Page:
Testosterone may increase rat anterior cruciate ligament strength

  • W.A. Romani
    Affiliations
    Department of Biomedical Engineering, The Johns Hopkins University School of Medicine, 720 Rutland Avenue, Baltimore, MD 21205, USA
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  • S.M. Belkoff
    Correspondence
    Corresponding author at: Department of Orthopaedic Surgery, The Johns Hopkins Bayview Medical Center, 5210 Eastern Avenue, Baltimore, MD 21224-2780, USA. Fax: +1 410 550 2899.
    Affiliations
    Department of Orthopaedic Surgery, The Johns Hopkins University, 5210 Eastern Avenue, Baltimore, MD 21224, USA
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  • J.H. Elisseeff
    Affiliations
    Department of Biomedical Engineering, The Johns Hopkins University School of Medicine, 720 Rutland Avenue, Baltimore, MD 21205, USA
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Published:September 19, 2016DOI:https://doi.org/10.1016/j.knee.2016.07.004

      Abstract

      Background

      Women are more likely than men to injure the anterior cruciate ligament (ACL). Human and animal trials have linked circulating estradiol to injury rate and ligament strength. Fewer studies have examined the role of testosterone. The purpose of this study was to determine if male rats with normal testosterone levels would have stronger ACLs than castrated rats.

      Methods

      Eight castrated (group C) and eight normal (group N) 12-week-old, male Sprague–Dawley rats were used for the study. Mean testosterone levels were 0.14 ng/mL (95% CI: 0.10 to 0.17) in group C and 3.54 ng/mL (95% CI: 1.32 to 5.76) in group N. After euthanasia, ACL cross-sectional area was calculated, and a servohydraulic material testing unit was used to measure ligament properties.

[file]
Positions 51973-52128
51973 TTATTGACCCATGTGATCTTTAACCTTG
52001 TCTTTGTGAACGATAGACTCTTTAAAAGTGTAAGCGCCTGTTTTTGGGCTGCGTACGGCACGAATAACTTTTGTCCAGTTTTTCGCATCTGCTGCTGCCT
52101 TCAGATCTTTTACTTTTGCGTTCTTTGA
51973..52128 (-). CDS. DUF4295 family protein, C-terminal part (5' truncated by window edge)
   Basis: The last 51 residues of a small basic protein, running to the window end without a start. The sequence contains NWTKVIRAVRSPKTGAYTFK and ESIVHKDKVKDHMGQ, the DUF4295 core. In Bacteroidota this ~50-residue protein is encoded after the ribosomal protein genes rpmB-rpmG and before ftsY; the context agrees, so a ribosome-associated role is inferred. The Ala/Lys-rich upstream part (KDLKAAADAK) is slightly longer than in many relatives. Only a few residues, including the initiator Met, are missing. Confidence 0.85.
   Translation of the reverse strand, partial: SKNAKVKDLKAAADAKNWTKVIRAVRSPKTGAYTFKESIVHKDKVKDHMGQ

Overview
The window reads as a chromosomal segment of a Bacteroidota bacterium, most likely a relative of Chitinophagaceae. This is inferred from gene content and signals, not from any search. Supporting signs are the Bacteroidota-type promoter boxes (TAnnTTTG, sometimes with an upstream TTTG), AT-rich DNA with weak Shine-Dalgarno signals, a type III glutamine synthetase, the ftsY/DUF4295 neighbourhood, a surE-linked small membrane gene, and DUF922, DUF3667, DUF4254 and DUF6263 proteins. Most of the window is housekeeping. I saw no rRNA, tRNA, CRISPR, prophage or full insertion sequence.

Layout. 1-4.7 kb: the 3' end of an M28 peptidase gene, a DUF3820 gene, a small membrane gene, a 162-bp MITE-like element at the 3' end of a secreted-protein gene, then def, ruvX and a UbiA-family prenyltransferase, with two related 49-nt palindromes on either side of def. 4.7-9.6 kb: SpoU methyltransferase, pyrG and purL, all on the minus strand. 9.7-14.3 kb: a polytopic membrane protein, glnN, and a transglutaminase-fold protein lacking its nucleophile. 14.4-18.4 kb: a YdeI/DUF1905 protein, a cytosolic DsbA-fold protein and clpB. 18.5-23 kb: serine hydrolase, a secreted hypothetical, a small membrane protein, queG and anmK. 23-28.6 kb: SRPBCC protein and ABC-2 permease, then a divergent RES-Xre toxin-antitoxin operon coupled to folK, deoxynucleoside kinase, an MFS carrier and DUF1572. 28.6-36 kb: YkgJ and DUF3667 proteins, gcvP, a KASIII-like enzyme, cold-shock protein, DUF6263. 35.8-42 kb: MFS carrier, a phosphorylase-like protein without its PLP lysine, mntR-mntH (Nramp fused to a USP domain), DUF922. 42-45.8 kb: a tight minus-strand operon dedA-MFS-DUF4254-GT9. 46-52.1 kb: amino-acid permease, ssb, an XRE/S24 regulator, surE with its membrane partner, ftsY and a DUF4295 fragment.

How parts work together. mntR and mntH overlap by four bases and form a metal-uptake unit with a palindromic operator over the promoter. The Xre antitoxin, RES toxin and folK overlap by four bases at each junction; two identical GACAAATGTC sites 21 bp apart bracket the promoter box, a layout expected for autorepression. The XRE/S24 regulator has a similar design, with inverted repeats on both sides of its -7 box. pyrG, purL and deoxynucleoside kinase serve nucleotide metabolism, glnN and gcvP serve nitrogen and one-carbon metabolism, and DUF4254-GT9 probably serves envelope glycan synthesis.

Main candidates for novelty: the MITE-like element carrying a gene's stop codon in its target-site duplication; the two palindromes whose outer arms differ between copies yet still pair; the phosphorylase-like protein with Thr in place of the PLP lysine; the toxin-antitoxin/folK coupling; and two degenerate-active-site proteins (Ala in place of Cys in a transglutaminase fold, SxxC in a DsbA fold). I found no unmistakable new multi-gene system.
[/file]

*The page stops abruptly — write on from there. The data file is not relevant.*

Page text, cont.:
Results

      Specimens from both groups had similar cross-sectional area, but N specimens showed greater mean load-to-failure (34.5 N [95% CI: 31.6 to 37.4] vs 29.2 N [95% CI: 27.9 to 30.6]) and ultimate stress (38.7 MPa [95% CI: 34.1 to 43.3] vs 31.8 MPa [95% CI: 29.8 to 33.8]). Mean energy was 27.7 mJ (95% CI: 23.1 to 32.2) in the N group and 23.4 mJ (95% CI: 18.2 to 28.6) in the C group.

      Conclusions

      Rats with normal circulating testosterone had higher ACL load-to-failure and ultimate stress, indicating that testosterone may influence ACL strength and the injury rate of the ligament.

      Keywords

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